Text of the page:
This research examines the contemporary landscape of faith-based drug and alcohol treatment in the UK, and uses ethnographic approaches to foreground the differential ethics of care and experiences of those in recovery. Religion and spirituality have historically had significant influence on alcohol treatment and recovery provision. Yet the size, scope and significance of contemporary activities remain unclear. This research maps the size, scope and activities of faith-based alcohol services in the UK – including organisational ethos and theological/practical approaches. Particular attention is given to the ways in which religion and spirituality is positioned as an ‘active ingredient’ of treatment and the moral expectations and identities bound up with service-users access to, and experiences of treatment and recovery. My research to date has drawn on non-representational, feminist and post-phenomenological approaches to religion to address (i) the complex emotional, spiritual and therapeutic sensibilities people attach to, and derive from, practices of worship and prayer; and contextualise this within (ii) the micro-politics within recovery spaces.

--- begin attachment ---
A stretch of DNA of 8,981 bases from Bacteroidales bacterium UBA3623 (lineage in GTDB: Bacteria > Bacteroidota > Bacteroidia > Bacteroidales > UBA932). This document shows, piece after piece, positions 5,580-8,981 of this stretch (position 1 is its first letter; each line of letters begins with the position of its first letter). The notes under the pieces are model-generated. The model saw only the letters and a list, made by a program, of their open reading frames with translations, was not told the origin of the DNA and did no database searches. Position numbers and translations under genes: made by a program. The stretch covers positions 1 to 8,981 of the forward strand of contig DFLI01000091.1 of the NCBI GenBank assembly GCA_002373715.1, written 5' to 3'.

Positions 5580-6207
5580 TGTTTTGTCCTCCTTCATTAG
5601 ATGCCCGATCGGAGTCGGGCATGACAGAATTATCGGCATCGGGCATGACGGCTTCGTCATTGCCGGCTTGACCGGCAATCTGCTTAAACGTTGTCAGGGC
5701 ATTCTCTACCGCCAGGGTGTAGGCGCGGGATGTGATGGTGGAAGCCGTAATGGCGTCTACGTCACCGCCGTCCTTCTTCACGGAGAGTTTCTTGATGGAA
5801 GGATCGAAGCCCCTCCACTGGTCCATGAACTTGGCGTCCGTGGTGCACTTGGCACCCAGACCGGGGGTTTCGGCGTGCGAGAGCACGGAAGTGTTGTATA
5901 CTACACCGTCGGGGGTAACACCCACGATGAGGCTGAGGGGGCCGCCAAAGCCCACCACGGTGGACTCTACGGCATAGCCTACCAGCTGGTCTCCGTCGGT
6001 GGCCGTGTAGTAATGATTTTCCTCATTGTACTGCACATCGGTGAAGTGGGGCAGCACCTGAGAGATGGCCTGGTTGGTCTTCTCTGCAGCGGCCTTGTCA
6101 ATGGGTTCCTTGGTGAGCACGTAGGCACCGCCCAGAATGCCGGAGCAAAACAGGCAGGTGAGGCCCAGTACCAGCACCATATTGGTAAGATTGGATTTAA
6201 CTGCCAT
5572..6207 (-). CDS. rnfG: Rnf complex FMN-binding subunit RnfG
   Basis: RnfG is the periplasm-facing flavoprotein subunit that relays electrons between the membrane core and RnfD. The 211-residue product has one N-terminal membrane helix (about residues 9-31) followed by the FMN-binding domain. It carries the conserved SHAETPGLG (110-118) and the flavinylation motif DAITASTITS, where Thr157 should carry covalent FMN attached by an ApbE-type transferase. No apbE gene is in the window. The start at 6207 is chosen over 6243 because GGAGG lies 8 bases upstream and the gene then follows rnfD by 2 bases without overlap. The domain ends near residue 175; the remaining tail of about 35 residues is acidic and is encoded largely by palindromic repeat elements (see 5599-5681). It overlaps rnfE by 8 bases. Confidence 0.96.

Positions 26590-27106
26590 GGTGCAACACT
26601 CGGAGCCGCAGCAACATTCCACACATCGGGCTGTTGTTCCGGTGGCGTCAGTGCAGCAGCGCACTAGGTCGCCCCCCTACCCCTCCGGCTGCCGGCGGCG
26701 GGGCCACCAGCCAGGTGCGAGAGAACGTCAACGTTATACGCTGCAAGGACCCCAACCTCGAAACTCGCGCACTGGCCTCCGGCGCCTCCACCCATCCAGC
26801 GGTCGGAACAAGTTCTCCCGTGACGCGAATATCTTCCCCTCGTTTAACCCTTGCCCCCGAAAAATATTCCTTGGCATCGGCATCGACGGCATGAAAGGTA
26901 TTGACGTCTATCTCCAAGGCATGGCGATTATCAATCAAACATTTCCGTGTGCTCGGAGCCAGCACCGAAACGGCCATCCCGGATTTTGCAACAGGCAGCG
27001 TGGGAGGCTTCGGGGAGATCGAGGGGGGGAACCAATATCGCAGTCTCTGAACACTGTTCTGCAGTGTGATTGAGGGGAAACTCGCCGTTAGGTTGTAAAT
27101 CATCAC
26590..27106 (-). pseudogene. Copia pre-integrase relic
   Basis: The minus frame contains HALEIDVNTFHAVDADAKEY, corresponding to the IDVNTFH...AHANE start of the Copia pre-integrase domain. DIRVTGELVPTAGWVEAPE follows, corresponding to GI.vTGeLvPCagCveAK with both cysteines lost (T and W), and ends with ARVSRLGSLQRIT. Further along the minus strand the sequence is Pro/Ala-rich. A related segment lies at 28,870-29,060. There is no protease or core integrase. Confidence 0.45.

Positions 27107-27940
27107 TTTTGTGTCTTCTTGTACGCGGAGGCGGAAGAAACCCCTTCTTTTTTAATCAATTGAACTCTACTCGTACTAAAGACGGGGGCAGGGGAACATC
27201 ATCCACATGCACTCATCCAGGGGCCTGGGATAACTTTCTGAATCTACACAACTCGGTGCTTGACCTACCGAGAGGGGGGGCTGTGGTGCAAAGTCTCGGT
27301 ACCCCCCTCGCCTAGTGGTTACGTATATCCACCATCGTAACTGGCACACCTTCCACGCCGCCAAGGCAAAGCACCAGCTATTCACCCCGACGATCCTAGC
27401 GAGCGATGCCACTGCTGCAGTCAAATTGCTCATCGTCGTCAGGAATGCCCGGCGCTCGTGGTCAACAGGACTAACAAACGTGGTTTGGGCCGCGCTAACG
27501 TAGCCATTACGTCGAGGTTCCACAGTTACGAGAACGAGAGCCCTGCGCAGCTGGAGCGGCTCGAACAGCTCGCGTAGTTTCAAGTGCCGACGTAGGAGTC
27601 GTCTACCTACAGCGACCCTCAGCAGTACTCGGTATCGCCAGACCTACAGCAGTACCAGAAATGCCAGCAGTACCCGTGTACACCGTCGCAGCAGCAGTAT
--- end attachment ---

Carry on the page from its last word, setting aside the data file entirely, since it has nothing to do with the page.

Somali community needs in Cardiff

Working with Dr Richard Gale, Ali Abdi, Sara Kalinleh and Samia Zarak, this project aims to provide a robust knowledge-base of Somali community needs in Cardiff that can be used as the basis of community-led projects and funding proposals. Cardiff hosts one of the largest Somali communities in the UK, with a population of c.10,000. The origins of the community are closely entwined with Cardiff’s emergence as a port between the late 19th and mid-20th centuries. Somali seaman, employed on British merchant ships, became pioneers of the settled Somali community in Cardiff throughout the 20th century. More recently, Somalis arrived in Cardiff as refugees fleeing the Somali Civil War. The community are concentrated in South Cardiff, experiencing the compound hardships of high unemployment, educational disadvantage and Islamophobia. Despite the history of the Somali presence in Cardiff, the community and its needs have not been extensively researched for several decades. To begin to fill this gap, this project works on a co-production model with several different Somali groups and organisations. The research focuses on a number of related topics, including migration, settlement and integration experiences; identity and place-attachment; health and wellbeing; housing needs; educational support; pathways to employment; and experiences of discrimination (e.g. racism or Islamophobia in the spaces of the city and/or the workplace).